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24TH (VICTORY) INFANTRY DIVISION

Prior to the start of the Korean War, the 24th Infantry Division had occupation duty on JapanÂ’s southernmost main island of Kyushu. When President Harry S. Truman ordered U.S. ground forces to support the Republic of Korea, the 24th Infantry Division was the closest so was tasked with providing the first ground forces. This took the form a scratch unit designated "Task Force Smith" which deployed from Itazuke Air Base on 2 July 1950. At the time, Task Force Smith consisted of the following units from the 1st Battalion, 21st Infantry Regiment: 2 under-strength rifle companies "A" & "B," one-half of Headquarters Company, one-half of the battalionÂ’s communications platoon, a composite 75-mm Recoilless Rifle platoon with four guns, and four 4.2" mortars, for a total of 440 men but only 406 actually arrived in Korea. Task Force Smith was transported to Osan, South Korea where it dug in to wait the North Koreans, now supported by a battery of 105mm howitzers.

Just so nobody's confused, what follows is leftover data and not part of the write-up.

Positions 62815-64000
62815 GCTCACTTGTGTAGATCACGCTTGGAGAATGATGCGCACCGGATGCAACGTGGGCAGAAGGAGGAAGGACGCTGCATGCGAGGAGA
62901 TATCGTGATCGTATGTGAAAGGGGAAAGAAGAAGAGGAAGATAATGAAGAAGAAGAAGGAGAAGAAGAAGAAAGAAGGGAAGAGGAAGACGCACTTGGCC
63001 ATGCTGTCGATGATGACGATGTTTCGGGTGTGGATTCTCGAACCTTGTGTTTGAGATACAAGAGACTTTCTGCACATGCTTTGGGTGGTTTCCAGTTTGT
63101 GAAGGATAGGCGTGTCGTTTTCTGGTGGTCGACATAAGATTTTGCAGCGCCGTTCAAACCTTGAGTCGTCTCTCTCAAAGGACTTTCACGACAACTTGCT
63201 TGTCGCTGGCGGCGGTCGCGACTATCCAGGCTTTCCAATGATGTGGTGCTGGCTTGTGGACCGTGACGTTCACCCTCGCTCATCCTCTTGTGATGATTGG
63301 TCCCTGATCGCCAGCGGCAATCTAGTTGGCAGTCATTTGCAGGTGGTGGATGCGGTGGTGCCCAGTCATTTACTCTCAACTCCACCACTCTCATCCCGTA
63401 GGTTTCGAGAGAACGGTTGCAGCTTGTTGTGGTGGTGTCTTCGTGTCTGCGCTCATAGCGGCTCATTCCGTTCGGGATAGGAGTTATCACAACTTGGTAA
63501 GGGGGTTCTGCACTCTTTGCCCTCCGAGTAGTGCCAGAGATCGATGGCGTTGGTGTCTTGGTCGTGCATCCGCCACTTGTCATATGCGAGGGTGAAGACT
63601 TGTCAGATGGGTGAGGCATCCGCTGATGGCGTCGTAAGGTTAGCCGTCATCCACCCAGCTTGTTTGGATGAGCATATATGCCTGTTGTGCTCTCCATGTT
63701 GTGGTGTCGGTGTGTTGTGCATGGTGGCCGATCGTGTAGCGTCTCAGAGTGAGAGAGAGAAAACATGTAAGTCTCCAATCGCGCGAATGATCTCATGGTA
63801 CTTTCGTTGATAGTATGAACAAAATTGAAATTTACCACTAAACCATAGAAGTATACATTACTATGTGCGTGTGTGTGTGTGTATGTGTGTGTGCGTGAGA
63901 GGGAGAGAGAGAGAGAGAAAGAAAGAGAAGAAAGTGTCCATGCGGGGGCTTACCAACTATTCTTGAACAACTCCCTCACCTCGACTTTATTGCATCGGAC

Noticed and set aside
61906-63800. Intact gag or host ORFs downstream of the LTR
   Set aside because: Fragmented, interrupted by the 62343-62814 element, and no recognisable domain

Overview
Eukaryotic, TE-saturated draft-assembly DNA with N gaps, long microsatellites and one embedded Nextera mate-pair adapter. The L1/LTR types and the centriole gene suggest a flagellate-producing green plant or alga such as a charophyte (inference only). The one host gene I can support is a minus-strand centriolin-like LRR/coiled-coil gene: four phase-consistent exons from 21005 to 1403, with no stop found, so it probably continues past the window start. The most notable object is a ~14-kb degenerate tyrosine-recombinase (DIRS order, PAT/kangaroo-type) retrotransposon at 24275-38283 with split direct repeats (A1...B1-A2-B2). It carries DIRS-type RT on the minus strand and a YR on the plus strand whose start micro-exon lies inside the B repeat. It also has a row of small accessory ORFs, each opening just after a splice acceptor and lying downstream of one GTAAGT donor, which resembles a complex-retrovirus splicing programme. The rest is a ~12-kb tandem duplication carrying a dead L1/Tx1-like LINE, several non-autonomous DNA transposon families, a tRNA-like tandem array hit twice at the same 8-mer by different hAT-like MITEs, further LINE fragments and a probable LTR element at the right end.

They did not have long to wait. At approximately 0730, 5 July 1950, North Korean tanks were observed advancing south. The, at 0816, Task Force Smith supporting artillery fired its first rounds. The lightly armed Task Force Smith was no match for Soviet-built T-34 tanks, backed by a North Korean division so by early afternoon, survivors from the task force were running for their lives. In the next three weeks the 24th Infantry Division suffered defeat after defeat as it fought gallantly while slowly retreating southward, trading lives and ground for time so U.S. forces could build up in the country.

The 24th Infantry Division was replaced in Korea by the 40th Infantry Division, 23 January 1952, and redeployed to Japan, returning to Korea a second time on 16 July 1953, one week before the ceasefire was signed.

The division consisted of:

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